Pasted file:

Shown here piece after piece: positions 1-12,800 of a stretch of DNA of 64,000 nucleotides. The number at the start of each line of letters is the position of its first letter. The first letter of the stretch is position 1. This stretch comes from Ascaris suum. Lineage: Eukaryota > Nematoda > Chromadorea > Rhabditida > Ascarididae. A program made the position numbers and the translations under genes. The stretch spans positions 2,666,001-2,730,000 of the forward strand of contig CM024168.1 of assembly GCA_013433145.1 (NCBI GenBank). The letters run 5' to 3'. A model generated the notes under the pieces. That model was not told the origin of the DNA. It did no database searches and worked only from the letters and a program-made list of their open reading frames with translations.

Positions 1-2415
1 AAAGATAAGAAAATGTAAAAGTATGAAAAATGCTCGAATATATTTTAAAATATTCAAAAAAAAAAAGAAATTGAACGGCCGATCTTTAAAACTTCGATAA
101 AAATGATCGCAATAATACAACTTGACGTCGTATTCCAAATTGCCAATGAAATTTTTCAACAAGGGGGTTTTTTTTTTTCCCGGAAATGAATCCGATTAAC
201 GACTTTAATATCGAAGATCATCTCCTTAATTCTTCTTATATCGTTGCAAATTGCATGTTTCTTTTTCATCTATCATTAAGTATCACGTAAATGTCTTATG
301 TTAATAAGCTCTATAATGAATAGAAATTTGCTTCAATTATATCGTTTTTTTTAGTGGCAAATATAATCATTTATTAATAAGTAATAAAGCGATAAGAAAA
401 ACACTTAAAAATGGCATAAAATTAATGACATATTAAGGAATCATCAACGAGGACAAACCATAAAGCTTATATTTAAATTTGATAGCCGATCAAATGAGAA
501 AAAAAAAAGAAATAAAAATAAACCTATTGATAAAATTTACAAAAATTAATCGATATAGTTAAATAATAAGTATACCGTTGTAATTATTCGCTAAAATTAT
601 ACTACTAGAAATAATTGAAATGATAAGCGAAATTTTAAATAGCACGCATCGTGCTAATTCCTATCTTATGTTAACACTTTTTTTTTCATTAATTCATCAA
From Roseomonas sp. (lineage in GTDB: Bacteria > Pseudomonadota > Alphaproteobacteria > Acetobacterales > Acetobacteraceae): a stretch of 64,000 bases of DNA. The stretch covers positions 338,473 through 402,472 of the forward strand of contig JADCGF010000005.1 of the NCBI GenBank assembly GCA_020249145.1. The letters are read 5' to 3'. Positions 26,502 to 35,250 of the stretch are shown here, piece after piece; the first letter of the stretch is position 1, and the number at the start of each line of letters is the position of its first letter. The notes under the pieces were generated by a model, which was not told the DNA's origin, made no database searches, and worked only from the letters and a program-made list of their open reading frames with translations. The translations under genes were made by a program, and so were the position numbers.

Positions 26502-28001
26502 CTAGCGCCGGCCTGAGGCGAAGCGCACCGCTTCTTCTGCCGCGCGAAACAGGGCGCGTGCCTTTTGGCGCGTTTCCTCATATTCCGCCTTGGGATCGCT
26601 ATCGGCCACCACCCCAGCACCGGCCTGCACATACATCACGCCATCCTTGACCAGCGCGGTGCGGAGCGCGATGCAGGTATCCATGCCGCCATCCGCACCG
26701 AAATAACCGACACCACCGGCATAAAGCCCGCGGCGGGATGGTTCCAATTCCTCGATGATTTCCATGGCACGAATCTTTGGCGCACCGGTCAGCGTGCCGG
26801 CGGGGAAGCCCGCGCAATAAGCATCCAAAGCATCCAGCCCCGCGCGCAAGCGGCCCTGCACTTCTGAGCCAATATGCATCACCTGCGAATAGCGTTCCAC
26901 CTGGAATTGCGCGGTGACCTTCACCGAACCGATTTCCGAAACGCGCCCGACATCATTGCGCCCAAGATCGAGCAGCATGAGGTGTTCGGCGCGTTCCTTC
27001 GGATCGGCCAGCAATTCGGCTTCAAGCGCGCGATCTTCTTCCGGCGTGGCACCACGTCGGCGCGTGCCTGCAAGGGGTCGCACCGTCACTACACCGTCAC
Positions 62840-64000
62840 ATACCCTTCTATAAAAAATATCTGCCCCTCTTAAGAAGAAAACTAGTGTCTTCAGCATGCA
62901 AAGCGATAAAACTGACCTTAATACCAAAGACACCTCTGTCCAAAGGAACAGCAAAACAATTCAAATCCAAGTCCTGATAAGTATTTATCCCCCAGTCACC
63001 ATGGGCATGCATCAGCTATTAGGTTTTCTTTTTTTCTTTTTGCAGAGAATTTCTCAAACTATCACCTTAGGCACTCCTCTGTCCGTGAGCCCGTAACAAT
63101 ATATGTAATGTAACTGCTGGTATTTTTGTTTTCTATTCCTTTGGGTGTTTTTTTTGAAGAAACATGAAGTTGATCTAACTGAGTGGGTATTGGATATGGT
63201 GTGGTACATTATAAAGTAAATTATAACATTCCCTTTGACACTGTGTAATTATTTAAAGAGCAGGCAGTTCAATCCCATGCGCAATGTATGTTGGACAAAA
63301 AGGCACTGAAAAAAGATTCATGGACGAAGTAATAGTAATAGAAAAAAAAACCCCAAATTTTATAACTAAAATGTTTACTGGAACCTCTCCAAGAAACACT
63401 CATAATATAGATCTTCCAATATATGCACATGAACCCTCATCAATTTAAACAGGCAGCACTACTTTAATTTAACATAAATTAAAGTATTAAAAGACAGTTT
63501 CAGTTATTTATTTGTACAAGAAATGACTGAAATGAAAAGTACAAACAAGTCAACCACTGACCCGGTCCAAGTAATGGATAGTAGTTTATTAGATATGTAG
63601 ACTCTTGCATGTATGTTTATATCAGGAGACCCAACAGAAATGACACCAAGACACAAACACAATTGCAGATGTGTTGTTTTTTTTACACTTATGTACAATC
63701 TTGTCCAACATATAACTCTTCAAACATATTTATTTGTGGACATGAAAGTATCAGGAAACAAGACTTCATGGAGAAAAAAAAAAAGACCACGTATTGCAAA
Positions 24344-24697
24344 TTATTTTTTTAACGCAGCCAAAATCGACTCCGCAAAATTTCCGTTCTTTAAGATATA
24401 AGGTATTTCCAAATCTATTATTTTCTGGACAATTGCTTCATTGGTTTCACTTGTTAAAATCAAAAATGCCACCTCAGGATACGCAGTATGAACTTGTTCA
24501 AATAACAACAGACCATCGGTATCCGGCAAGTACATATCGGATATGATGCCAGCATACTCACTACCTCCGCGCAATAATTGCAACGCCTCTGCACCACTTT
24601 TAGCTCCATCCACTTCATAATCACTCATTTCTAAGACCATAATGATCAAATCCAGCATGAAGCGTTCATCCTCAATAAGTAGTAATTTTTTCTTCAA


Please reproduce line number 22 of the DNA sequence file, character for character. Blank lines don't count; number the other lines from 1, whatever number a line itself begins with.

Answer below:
63101 ATATGTAATGTAACTGCTGGTATTTTTGTTTTCTATTCCTTTGGGTGTTTTTTTTGAAGAAACATGAAGTTGATCTAACTGAGTGGGTATTGGATATGGT